The Number Of The Boat

In 1889 Jerome K. Jerome wrote  “Three Men In A Boat - To say nothing of The Dog.” It received a rapturous welcome from the readers and hostile reviews from the critics. Proof of the relative importance of critics is shown by the fact that it has never been out of print and is widely regarded as a classic work of humorous fiction.

Ninety years later another man with a low opinion of critics wrote “Number Of The Beast.” Robert Heinlein had reached a stage in his career and his life where he could afford to write to please himself and in this book he did just that. The only problem was that people missed the joke and failed to crack the code.

On the surface Number is a fairly thin plot laced with clichés from the pulps and culminating in a gigantic family reunion of Heinlein characters and guests. Easy to dismiss, or tolerantly excuse as the self indulgence of an aging author.

But this is Heinlein. Let’s look again.

Number is a combination of cryptic crossword (those anagrammed names!) and a Who’s Who of Heinlein’s library shelves. He allows the crew of Gay Deceiver to meet up with characters from his favorite books; fantasy and science fiction works which shaped the genre. They are all unsurprising choices. We have seen references to Barsoom, Doc Smith and Oz throughout Heinlein’s work in the past.

One such literary reference seems to be missing from the book; “Three Men In A Boat." We know from  “Have Space Suit - Will Travel” that Heinlein liked it. It would be easy to assume that he did not include it because it is not fantasy - simply a fictionalised account of Jerome’s real life trips on the river with his two friends. In fact, Number is rife with hints and allusions to other books. One of them is “Three Men In A Boat.”

“Three Men” is the story of  four characters taking a  trip along one of the most famous rivers in the world, fed by many tributaries, rich in historical associations. Jerome tries to tell the story of  the journey but  continually  interrupts himself as he recounts funny tales or indulges in philosophical musings on life.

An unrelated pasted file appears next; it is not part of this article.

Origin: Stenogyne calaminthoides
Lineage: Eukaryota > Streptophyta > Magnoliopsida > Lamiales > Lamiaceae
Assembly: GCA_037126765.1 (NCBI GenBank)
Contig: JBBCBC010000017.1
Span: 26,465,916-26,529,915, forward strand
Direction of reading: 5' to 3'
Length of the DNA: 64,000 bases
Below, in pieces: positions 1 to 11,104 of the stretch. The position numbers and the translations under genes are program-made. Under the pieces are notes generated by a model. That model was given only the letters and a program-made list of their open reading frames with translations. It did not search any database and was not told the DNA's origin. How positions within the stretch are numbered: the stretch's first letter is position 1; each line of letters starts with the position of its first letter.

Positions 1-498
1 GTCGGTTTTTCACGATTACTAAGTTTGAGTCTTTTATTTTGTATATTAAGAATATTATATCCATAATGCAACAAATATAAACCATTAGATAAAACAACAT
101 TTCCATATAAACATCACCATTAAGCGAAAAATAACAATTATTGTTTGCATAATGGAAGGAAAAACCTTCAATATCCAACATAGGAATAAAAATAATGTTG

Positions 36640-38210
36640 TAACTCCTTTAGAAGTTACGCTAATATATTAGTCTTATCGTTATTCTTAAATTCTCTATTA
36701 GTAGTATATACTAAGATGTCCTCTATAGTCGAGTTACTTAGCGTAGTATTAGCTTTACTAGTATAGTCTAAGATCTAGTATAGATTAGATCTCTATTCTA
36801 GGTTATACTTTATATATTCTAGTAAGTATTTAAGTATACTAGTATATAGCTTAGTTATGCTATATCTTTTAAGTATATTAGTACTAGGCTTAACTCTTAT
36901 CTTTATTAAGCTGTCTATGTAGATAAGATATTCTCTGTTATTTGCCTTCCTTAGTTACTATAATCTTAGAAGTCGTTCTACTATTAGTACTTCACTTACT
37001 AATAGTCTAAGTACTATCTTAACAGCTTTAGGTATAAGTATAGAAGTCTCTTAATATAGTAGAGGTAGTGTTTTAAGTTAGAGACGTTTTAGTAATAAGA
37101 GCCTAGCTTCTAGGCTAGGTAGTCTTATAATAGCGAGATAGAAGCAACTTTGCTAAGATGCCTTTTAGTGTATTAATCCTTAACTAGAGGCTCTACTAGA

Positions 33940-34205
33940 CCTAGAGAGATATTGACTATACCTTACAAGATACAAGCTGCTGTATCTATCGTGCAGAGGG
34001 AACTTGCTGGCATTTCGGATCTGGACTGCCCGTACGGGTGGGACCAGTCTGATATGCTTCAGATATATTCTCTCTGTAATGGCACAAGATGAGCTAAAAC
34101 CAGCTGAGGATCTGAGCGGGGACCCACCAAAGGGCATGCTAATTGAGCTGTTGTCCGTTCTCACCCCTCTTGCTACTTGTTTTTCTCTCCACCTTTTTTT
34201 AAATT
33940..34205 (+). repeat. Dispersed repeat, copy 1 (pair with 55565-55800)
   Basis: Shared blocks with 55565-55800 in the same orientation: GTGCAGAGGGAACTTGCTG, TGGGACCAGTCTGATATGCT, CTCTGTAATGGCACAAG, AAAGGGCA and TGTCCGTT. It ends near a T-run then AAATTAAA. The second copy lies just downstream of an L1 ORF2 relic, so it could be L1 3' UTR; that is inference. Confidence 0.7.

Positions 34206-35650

In the same fashion, “Number” is four people on a journey. The river they are drifting on is more metaphorical; the World As Myth. Their vessel is  the continua device housed in Gay. Washing into the central stream, feeding it continually are the flowing fictons, including “Number Of The Beast” itself. Their journey is interrupted by the continual change of narrator and the machinations of the Black Hats, present in one form or another throughout the story.

The journey of the three men (and dog) begins with a turmoil of hustle after they oversleep; the crew of Gay realise that they are in danger and leave Snug Harbor hastily, minutes before it is destroyed. Then the action slows down. One criticism made of “Number Of The Beast” is that the action often seems to stop as the four characters bathe, eat, search for a convenient bush or just argue. This is a fair description of Jerome’s book too, minus the bathroom breaks, unmentionable at the time of writing!  

Both books contain descriptions of  space or sea sickness, detailed lists of what is packed and long descriptions of meals consumed. Both books make much of the difficulty of keeping a small space organised and habitable. Hilda takes five hours and several pages to empty Gay and repack it so that there is space to move and sleep. Jerome merely remarks,